Their expropriation from the general public and institutional space subverted the regulations and control over it and turned the locations into topoi of extraordinary events.
Inspired by the two actions mentioned above, the current exhibition seeks to discover the moment of action, or re/action, in the works of young artists active in the Bulgarian art scene today. The works do not provide specific civic platforms or political ideas, let alone "slogans" that call for change. On the contrary, the exhibited works appear action-less, seemingly non-committed, even strangely positive. They are not attempting to change life but to make it visible, to emphasize the political and economic boundaries that already exist and penetrate our bodies today, causing emotions, frustrations and inner desire for self/control or defiance. Part of the works take place during the exhibition outside the gallery, others present archives and documents, texts and complex mental structures within the gallery space. Thus, as an institution, the Gallery Vaska Emanouilova performs a minor "coup" against itself and displays works that express the artists’ desire to step outside the gallery, into the immediate living environment.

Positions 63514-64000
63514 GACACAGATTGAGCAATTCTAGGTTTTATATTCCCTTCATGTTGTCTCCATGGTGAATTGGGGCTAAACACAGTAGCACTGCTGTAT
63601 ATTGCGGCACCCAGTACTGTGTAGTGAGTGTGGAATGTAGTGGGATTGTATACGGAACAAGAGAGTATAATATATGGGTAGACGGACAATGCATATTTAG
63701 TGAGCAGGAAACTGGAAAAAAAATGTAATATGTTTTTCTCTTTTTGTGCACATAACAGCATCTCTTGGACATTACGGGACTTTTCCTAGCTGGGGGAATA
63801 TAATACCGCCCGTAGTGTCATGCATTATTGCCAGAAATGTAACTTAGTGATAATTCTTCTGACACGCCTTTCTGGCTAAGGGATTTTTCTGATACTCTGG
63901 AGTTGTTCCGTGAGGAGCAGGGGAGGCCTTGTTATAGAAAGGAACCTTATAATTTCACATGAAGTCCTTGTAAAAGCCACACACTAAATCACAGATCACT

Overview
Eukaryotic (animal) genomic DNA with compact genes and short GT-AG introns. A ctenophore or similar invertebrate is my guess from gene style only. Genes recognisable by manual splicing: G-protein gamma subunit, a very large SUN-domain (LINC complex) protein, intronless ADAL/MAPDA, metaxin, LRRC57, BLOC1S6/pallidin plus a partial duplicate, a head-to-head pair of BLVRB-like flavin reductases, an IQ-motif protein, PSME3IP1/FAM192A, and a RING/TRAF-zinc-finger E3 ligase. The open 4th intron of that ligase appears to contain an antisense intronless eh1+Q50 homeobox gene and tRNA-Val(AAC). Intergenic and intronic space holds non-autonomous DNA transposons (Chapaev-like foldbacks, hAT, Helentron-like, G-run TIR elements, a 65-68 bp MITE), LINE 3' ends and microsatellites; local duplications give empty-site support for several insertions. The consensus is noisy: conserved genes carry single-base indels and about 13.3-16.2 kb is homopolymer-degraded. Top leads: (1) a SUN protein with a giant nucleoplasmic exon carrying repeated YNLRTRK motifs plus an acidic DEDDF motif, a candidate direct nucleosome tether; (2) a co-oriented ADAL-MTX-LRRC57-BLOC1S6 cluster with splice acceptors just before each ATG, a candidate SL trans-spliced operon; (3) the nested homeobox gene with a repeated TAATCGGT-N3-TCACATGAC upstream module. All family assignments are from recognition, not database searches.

In the video-work Synchronization, 2010 by Kamen Stoyanov, an empty billboard frame standing somewhere in a field, is transformed into a random, bizarre monument of capitalism which forces images and symbols that are identical from New York all the way to Beijing. A hammock tied inside the structure represents a temporary occupation performed by the artist through which he visualizes the cocooned pupae-like bodies of the consumers of these images. The work Innocent, 2012 by Stanimir Genov takes place as a process outside the gallery during the exhibition and the concept behind it is to comment on the existential conditions of contemporary social existence. In it, the presence of the other person, whether pleasant or annoying, is what we come upon, what we blame each other for or constantly feel guilty about. The desire of the artist, who uses an impact drill to write the words "not guilty" in Lyulin, one of the suburbs of Sofia,, is to cause irritation and at the same time to apologize for it. Genov’s work is an attempt to show the existential coherence between existence and guilt, as well as the underlying frustration of modern lifestyle. As a real and imaginary archive of their S performance, Ani Vaseva and Boyan Manchev create The World of S, 2012, patched up from fragmentary images, colours, texts and objects oddly intertwining into each other. The world of performance, transformed into an independent visual grammar, slides along the borders of the exhibition space and displays the hysterical emotionality of bodies brought to the extreme by today’s culture of entertainment. Intertwining limbs, fashion gaudiness and fetish objects outline the limits of infantile desire, and the fluffy, gorgeous and simultaneously terrifying craving for instant satisfaction, a hectic and itchy life. Contrary to this excessive anti-form of existence, the work Beauty Failed to Save the World 02, 2012 by Iskra Blagoeva is almost like a museum object — evidence of the explicit borders within which social roles and forms of behaviour are shaped, as well as a commentary on the relationship between the beauty industry and contemporary pop culture. Beauty is not related to good, it is not an ideal, or a form of knowledge and truth, just the opposite: used as a machine, it is the mould and scalpel of plastic surgery, a silicone implant into the very way of living.